Review History


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Summary

  • The initial submission of this article was received on September 15th, 2016 and was peer-reviewed by 3 reviewers and the Academic Editor.
  • The Academic Editor made their initial decision on October 14th, 2016.
  • The first revision was submitted on November 30th, 2016 and was reviewed by 2 reviewers and the Academic Editor.
  • The article was Accepted by the Academic Editor on December 12th, 2016.

Version 0.2 (accepted)

· · Academic Editor

Accept

You have addressed all relevant issues raised during the review process.

·

Basic reporting

The improvements made to the manuscript are fine, and I recommend it for publication

Experimental design

OK

Validity of the findings

OK

Comments for the author

OK

Version 0.1 (original submission)

· · Academic Editor

Major Revisions

Please pay special attention to the comments of Reviewer 1 who feels that the article currently fails to account for all possible effects,

·

Basic reporting

No comments

Experimental design

I am not sure of these five cohorts are similar enough to be directly used in the pooled analysis

Validity of the findings

No comments

Comments for the author

The authors/affil list does not match in the first three pages? The study is interesting, but seems to lack two main ingredients – the cohort effect (where one would assume that the average weight increases with age) and also a decent food frequency / diet composition indication. Ignoring these introduces a substantial amount of uncontrolled effects, which could take over a majority of variance. It would have been great if this effect could have been controlled for, as it would then be possible to attribute a proportion of variance to both effects in a single analytic model. The use of analytic model ensures optimal account for the diverse study design and follow-up features. I would have excluded all pregnant women, as their proportion of weight variance increases potentially with pregnancy, which is a strong modifying effect for weight. Also, I did not see any adjustment to major changes in lifestyle, which could have also affected the result. I am also not sure how similar these five cohorts are in terms of pooled analysis vs meta-analytic approach (having in mind wildly diverse ethnical backgrounds of African American people, their cultures and dietary patterns). The study does contribute to understanding of the effects of PA, but it somehow fails to provide a decisive answer.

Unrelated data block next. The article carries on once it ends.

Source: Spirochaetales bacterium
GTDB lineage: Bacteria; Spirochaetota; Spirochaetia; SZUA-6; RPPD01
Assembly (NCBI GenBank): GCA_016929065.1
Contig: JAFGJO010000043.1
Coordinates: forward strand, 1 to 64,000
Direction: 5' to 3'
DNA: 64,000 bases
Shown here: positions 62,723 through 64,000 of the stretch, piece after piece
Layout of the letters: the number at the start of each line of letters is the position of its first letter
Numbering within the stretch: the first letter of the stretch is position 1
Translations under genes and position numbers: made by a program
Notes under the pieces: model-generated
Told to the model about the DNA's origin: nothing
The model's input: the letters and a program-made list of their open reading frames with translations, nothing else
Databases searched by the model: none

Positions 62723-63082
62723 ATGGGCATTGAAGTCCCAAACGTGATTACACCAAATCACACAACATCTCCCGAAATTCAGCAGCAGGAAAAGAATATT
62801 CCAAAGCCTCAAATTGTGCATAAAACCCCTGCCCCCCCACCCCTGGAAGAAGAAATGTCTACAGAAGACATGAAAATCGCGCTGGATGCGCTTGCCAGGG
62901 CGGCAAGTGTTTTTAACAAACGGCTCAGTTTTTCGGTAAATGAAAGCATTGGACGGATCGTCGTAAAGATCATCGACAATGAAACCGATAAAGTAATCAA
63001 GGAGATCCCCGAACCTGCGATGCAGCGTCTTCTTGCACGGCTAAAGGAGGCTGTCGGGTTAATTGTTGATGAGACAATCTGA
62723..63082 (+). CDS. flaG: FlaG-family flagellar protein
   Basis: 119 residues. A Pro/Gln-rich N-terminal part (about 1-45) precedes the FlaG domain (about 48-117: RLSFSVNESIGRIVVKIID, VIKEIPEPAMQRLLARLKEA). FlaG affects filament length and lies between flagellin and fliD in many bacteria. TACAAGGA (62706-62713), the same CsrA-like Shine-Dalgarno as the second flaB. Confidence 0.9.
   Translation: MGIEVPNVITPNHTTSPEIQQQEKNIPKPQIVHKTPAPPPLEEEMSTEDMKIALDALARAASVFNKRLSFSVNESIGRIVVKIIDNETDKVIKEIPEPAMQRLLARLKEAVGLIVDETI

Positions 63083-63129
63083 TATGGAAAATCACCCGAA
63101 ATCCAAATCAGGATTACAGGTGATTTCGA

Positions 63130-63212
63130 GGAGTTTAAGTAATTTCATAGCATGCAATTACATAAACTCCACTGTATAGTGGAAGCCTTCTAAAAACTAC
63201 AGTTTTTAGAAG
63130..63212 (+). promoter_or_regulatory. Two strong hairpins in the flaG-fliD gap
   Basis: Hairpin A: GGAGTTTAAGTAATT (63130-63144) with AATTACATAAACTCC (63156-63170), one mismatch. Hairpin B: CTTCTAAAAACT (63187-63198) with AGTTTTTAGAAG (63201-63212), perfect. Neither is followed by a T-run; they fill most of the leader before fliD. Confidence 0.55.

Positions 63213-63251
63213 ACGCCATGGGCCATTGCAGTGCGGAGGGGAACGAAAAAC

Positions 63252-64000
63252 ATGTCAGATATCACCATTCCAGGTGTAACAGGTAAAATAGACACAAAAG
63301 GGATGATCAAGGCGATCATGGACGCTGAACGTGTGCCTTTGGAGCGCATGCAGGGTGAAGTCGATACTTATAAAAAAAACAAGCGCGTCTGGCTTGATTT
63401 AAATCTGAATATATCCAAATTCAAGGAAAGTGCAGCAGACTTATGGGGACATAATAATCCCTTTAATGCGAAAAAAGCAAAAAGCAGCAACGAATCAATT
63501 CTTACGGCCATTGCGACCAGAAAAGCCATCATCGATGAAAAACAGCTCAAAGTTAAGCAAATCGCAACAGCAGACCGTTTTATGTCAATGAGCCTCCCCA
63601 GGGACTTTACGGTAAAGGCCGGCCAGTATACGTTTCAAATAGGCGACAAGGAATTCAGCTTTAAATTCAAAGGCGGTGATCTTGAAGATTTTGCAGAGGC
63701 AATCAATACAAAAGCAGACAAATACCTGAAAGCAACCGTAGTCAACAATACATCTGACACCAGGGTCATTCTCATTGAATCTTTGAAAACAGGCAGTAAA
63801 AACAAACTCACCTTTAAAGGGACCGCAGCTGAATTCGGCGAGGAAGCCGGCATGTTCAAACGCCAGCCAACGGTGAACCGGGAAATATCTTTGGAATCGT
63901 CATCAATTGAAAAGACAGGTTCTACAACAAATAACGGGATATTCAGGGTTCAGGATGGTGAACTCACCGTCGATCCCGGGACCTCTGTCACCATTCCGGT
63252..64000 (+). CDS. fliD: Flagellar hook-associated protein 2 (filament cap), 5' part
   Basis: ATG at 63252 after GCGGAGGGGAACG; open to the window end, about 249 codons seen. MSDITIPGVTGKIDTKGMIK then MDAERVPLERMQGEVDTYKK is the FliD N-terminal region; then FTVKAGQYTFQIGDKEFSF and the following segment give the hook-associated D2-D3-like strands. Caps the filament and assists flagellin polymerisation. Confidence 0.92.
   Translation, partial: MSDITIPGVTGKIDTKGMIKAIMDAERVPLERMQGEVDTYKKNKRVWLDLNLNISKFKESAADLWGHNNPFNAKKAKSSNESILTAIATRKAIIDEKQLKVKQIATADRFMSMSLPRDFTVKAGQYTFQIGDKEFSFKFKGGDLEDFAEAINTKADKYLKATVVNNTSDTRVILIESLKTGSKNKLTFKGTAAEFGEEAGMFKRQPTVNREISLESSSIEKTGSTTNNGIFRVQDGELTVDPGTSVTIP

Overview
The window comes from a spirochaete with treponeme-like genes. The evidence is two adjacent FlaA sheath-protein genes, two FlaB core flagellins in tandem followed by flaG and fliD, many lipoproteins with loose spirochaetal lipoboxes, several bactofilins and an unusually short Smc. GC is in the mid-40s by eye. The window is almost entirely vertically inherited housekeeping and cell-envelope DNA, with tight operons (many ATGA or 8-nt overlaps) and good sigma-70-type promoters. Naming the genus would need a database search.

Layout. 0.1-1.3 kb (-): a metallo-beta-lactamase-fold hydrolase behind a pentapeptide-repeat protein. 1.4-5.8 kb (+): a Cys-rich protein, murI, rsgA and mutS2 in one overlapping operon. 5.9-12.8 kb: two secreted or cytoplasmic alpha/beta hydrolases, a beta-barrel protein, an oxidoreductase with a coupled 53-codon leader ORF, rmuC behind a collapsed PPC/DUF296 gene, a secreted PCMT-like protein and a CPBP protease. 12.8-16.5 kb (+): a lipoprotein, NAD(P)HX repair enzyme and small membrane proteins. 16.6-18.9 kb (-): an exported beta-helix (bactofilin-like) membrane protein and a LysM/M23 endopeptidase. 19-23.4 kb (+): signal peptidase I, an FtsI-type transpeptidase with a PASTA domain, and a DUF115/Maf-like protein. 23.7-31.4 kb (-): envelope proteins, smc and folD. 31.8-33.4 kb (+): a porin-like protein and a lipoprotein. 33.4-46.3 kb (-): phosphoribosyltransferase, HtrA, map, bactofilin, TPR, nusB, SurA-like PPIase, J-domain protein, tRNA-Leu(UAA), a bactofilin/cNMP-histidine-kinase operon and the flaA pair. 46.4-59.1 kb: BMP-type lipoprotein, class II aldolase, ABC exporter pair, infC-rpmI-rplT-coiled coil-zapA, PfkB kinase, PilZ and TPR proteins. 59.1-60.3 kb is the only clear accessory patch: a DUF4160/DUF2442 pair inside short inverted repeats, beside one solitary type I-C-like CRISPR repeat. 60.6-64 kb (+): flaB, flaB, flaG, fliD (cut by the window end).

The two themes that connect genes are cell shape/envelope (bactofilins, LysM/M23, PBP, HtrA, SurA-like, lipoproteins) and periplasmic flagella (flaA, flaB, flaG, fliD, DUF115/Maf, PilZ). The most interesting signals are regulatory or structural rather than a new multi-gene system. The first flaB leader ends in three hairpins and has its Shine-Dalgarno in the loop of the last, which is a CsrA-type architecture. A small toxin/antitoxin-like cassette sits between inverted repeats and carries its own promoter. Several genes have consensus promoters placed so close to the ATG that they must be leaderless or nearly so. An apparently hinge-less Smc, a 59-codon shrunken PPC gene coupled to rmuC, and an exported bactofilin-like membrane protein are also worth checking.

·

Basic reporting

The manuscript is clear, unambiguous, and adheres to all PeerJ policies. The figures are relevant, well labeled and appropriately described, and raw data are supplied.

Experimental design

The manuscript is within the scope, and the research question is relevant.
The research was done rigorously and followed ethical standards, and is described in sufficient detail to be reproducible.

Validity of the findings

The findings are valid and supported by the supplied dataset, but the authors should look at body composition (which they measured and have data available) and not just/only BMI. BMI and total weight are not fine-enough tools to dissect and use for (eventual) evidence-based public health measures.
Recent concepts such as the obesity paradox, metabolically healthy obesity, and metabolically obese normal weight should be discussed after revisiting the available data for fat free mass and fat mass.
Also, I think it is important to revisit the original data and observe some (unexpected) values for some of the participants - some participants height changed drastically at their third visit (eg. check participants 3001 - 2 cm; 3004 - 3 cm; 3012 - 2 cm; 3014 - 5 cm!...).

Comments for the author

The authors should adequately comment and addend the manuscript on the topics of: